The Effects of Clothing on the Environment

Caroline Canavan, Writer

Recently, in my IB ESS class (Environmental Social Sciences), we had to complete an IA (Internal Assessment). My IA topic question was how personal income influences the amount of money an individual spends on clothing. The outcome was that personal income isn’t as prominent of a factor in how much money people spend on their clothing; it’s the weather in the area that people are living in. I found that the states with a lower income actually spent more money on their clothing a year because those states had a lower average temperature. This is also scientifically accurate because the amount of new clothing you own or purchase affects your individual water footprint. Now you may be thinking, “What is the water footprint?” The water footprint “measures the amount of water used to produce each of the goods and services we use” ( The amount of water we consume doesn’t only come from our swimming pools or showers; it comes from where we buy our clothing and how we take care of it.

It’s so easy to see the great prices and cute styles in stores such as Zara, Forever 21, Gap, and Shein, but those stores cause the most damage to the environment. Shein and Zaful are the absolute worst. There is no evidence showing that the brands are taking any meaningful action to reduce their impact on the environment. They receive a very poor score in terms of their effects on the planet because these brands use hazardous chemicals, create large amounts of carbon emissions, and use microplastics in their fabrics that end up in our waterways when we wash our clothing (Goodonyou). Not only are their production practices unsustainable and horrible for the environment, but their working conditions are also inhumane. Using child labor and sweatshops, people working there aren’t recieving an appropriate living wage. UNICEF estimates that 168 million children between the ages of 5 and 17 are engaged in child labor (Study Breaks). They release 500 new styles a day at extremely low prices, making clothing mass produced at an extremely low quality not made to last long.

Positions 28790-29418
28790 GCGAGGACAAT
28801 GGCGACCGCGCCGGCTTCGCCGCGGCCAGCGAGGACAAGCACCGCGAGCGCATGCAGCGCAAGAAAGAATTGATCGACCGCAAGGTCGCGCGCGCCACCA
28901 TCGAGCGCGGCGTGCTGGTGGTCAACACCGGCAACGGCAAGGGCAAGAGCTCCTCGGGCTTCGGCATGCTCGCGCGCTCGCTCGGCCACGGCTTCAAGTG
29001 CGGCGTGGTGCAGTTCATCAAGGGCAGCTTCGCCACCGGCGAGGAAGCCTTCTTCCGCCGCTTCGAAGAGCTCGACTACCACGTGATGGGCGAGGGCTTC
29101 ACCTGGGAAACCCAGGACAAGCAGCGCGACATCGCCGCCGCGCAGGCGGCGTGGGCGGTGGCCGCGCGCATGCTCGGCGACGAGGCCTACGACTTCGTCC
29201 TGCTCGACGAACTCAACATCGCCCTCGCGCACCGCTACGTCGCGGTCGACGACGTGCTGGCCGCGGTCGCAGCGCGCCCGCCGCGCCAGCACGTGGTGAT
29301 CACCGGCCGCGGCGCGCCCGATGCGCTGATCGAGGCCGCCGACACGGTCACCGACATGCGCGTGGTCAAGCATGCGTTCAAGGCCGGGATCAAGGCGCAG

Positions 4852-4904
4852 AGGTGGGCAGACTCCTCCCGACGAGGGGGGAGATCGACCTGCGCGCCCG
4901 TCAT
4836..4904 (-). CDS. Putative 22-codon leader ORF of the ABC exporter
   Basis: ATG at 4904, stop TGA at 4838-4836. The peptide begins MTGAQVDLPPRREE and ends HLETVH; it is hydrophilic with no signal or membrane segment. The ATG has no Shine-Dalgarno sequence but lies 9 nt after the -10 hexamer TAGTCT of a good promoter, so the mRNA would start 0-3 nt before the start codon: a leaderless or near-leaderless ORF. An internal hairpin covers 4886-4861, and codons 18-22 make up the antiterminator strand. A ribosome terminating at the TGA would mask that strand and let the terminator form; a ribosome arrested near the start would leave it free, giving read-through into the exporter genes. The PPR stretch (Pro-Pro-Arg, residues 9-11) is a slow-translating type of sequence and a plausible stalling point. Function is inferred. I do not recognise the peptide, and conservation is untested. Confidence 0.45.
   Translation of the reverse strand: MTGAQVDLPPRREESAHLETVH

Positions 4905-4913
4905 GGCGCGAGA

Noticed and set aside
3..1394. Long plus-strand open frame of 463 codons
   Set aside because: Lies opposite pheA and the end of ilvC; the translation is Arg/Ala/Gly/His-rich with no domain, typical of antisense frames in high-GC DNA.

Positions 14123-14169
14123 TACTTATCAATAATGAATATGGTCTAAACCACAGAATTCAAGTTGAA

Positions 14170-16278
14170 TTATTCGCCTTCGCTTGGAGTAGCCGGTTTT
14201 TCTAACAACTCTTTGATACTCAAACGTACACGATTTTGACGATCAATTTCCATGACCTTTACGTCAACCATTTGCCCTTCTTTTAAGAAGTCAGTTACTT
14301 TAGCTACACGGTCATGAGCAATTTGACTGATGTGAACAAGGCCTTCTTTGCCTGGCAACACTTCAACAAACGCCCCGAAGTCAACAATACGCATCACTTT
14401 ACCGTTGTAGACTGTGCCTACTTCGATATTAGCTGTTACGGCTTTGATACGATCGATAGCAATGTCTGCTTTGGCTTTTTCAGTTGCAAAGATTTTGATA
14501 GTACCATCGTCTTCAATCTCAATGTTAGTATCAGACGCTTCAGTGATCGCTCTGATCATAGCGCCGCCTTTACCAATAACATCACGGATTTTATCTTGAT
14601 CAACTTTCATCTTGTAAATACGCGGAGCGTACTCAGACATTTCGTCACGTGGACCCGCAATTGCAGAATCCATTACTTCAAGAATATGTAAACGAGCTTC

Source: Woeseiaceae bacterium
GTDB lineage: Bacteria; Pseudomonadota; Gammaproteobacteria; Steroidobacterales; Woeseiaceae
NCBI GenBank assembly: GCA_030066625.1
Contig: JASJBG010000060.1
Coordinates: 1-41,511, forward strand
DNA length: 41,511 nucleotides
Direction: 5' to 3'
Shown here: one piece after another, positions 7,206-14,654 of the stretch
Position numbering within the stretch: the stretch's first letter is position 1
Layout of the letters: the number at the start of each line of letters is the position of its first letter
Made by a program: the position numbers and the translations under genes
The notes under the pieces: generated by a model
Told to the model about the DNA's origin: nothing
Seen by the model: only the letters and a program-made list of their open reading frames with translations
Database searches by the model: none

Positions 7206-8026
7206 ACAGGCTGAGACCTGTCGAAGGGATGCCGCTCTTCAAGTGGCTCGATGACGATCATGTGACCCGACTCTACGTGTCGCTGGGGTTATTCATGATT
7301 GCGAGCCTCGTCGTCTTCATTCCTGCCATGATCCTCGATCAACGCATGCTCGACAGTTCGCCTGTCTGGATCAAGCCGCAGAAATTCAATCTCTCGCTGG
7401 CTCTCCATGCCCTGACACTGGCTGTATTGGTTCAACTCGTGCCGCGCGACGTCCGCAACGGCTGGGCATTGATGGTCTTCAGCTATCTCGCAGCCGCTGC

This encourages people to be done with their clothing after one season, making more waste and filling landfills. Americans chucked more than 21 billion pounds of clothing and other textiles into landfills in 2015, according to the latest available estimates from the Environmental Protection Agency, which is a steep increase from 12.5 billion pounds in 2000 and 4.6 billion pounds in 1980 (scientificamerican). 

People need to stop advertising these stores on platforms such as Tik Tok and Instagram. If we are unwilling to boycott these brands that use unsustainable sources to produce our clothing, there will never be necessary support to create change. For example, when we promote Zara’s 2021 newly-released spring line, we aren’t just advertising that pretty new sundress that we got from Zara; we are advertising no living-wage payment for workers to support their families, the use of wool, leather, down, and exotic animal hair, and fast fashion traits such as the release of new styles on a regular basis. This isn’t okay! Everyone needs to be informed on the detrimental effects fast fashion companies have on the environment and people around the world. 

It is true that buying from sustainable companies can be expensive. However, if you like to buy clothes often but have a budget, you should turn to secondhand clothing. Apps such as Depop and Poshmark sell secondhand clothing that can be brand new or lightly used at decent prices. There are also other affordable, sustainable brands. Buying things of good quality that will last long and not go out of style is also a good way to reduce your water footprint from clothing. The website,, has information on the ratings of many clothing brands. The ratings consider hundreds of sustainability issues to give a fair and comprehensive assessment of a brand’s impact on people, the planet, and animals. They also give links to more sustainable brands such as Happy Earth Apparel and Yes Friends. 

We all need to be more aware of our clothing consumption and where we purchase our clothes from. Looking into this topic and reading articles like this is a great first step towards change.